The top 5 open-ended toys my kids love

Updated: Mar 15


When my oldest child was born 6 years ago, I had zero knowledge about the Montessori approach and minimalism when it came to purchasing toys for him. We had a plastic mobile for his crib, plastic shape blocks, a noisy activity table.. you name it and we had it! He was our first born and of course I wanted to get him the best there was available for his age. After he turned a year old, I happened to stumble upon a Montessori blog (after googling how to purposefully engage him at home) and a Facebook group of Montessori homeschoolers that discussed toys which would meaningfully engage children for prolonged periods of time.


After several toy purges and a toy audit of my childhood collection (my sister and I are still proud to have kept our Polly Pocket collections, a few vintage board games and dolls in mint condition!), I narrowed down my children's toy selection keeping the following 5 principles in mind:


1. Will the toy offer my children a chance to be creative, be co-operative with each other and offer endless possibilities in the way it is played with? (such toys are called "open-ended")

2. Is the toy a passive toy i.e., do my children actively play with it to entertain themselves rather than the other way around?

3. Is the toy made of sustainable, quality materials that ensure it is ethically made and holds up with rough use?

4. Will the toy be useful for a wider age range thus giving me value to the money I spent on it?

5. Will my children be able to focus on the toy for prolonged periods of time? (note to self: rotate out existing toys periodically based on their interest thus not keeping out too many choices of toys)


Why 'less is more' in our home:


We honestly don't have a lot of toys at home (I know the exact location of every toy we own!). I read somewhere that your child's toy choices at home could be compared to that of groceries in a supermarket. Imagine yourself walking into a supermarket and having to choose your breakfast cereal off a floor-to-ceiling shelf that houses 20 different brands? How long do you think you would take to make a decision if you had fewer choices? Would you be less overwhelmed and less anxious as well? The same principles could be applied to how many toys you keep out for your child.


My children's favourite toys are kept on their shelves ALL the time and the rest are rotated out (not that many). The former that aren't rotated as frequently as the others are:


  • Magnatiles: I store these in a cane basket so they can see the tiles easily and tidy up independently once done with play. I've had the kids use them since they were 2.5 years old and they still haven't gotten tired of playing with them. The kids have made 2D structures (including structures on a small window with a metallic frame!) and 3D structures taller than themselves. There's really no end to the type of creations one can make out of these. This toy is easily one of our most loved at home.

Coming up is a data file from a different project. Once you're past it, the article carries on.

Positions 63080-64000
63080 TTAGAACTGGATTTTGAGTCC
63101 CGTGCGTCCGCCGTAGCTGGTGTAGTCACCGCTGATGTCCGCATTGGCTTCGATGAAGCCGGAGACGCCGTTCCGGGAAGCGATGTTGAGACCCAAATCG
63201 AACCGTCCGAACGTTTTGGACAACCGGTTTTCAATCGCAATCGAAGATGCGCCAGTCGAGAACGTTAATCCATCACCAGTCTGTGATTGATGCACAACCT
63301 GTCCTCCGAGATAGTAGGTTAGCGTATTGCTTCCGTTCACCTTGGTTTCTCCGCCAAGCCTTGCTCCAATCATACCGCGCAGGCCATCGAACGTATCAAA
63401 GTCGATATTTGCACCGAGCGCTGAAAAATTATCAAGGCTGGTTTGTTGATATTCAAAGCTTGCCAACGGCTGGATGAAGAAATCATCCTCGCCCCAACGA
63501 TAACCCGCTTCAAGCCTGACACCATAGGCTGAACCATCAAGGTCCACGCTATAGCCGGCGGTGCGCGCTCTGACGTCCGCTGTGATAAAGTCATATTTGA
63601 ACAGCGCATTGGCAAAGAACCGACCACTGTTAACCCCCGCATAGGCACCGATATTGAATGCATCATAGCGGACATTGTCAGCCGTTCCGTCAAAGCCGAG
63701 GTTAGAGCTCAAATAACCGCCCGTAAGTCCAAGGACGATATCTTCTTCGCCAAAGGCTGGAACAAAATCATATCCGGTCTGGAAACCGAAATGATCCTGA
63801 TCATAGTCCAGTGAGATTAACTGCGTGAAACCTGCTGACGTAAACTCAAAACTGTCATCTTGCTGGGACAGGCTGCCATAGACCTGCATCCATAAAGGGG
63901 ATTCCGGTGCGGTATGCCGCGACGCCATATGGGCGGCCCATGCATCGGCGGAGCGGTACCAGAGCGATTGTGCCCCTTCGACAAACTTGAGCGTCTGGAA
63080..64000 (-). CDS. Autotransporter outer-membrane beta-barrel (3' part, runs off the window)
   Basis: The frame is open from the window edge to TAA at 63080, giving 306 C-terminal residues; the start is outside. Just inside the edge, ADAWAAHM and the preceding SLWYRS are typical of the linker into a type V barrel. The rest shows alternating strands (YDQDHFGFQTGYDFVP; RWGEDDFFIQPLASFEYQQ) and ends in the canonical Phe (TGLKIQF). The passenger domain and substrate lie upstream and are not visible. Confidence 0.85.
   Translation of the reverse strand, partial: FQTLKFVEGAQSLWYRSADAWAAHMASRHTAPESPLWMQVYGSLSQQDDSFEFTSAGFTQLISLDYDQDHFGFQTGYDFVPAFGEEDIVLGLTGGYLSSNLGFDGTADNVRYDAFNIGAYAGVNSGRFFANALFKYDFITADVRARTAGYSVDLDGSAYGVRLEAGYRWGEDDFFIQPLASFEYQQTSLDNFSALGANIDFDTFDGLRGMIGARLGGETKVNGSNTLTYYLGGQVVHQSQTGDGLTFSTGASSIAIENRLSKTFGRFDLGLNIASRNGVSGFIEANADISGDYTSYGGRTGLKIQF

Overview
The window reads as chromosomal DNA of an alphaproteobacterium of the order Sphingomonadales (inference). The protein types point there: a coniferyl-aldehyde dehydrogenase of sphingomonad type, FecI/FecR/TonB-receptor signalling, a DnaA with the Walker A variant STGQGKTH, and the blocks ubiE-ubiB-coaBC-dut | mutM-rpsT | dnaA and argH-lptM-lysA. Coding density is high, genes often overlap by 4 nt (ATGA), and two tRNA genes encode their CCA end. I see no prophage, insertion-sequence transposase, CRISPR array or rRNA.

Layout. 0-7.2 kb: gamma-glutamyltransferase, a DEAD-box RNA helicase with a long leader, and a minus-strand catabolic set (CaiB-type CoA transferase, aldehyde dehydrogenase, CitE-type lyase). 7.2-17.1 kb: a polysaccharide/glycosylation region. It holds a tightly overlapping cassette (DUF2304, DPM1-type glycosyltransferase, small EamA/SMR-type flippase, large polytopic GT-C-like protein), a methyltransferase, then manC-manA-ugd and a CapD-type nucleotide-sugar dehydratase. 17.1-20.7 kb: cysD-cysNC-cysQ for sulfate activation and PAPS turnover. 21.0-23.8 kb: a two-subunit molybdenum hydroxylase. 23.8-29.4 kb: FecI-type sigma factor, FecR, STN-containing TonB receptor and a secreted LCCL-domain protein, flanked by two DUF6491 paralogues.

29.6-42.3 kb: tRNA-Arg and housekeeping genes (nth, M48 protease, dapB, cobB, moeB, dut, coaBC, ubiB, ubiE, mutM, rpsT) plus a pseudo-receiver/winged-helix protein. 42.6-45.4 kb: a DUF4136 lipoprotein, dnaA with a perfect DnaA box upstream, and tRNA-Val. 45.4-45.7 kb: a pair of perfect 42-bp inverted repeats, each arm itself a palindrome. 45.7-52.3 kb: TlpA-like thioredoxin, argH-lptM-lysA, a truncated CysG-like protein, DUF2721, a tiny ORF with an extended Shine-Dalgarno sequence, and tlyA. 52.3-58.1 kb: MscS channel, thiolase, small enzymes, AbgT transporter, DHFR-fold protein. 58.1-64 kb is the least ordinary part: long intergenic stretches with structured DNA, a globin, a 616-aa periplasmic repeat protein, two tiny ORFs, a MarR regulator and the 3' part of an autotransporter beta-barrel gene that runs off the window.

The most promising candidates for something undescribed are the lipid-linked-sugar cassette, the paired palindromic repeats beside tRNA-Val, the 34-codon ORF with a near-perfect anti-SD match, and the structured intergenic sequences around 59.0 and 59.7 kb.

Here are some of my children's creations using their Magnatiles:




  • Spielgaben: We saved up for this "toy" last year and have not regretted buying it (it is slightly on the higher end in terms of cost but if you're like us and spend money on toys every 1-2 years, then this is a very worthwhile investment). Spielgaben is a curriculum-based learning resource that consists of various toy manipulatives. In my opinion, this is a fantastic material that encourages learning through play. The kids are learning symmetry, geometry and so many math concepts on their own when they play with the numerous loose parts this toy has to offer. I know of some parents who have created their own version of the Spielgaben so if you're looking for ideas to DIY, pinterest may have tons of inspiration for you!

We've learnt the different moon phases, make country flags in our cultural studies and make imaginary worlds using the Spielgaben loose parts!




To get a sneak peek of what's inside each drawer, click here:

https://spielgaben.com/spielgaben-toy/


  • Brick toys:

LEGO may be one of the few plastic toys that we absolutely love. No kid or parent needs any introduction to this versatile genius of a toy. Toys Tribe, an online toy library loaned us a really interesting toy called FLEXO that makes rigid LEGO structures flexible using special bricks and 'tendons'. This toy is recommended for kids aged 8 and above (by FLEXO themselves) . From my observation, the tendons were a bit challenging for my 6 year old to handle but he could make simple creations like the ones below.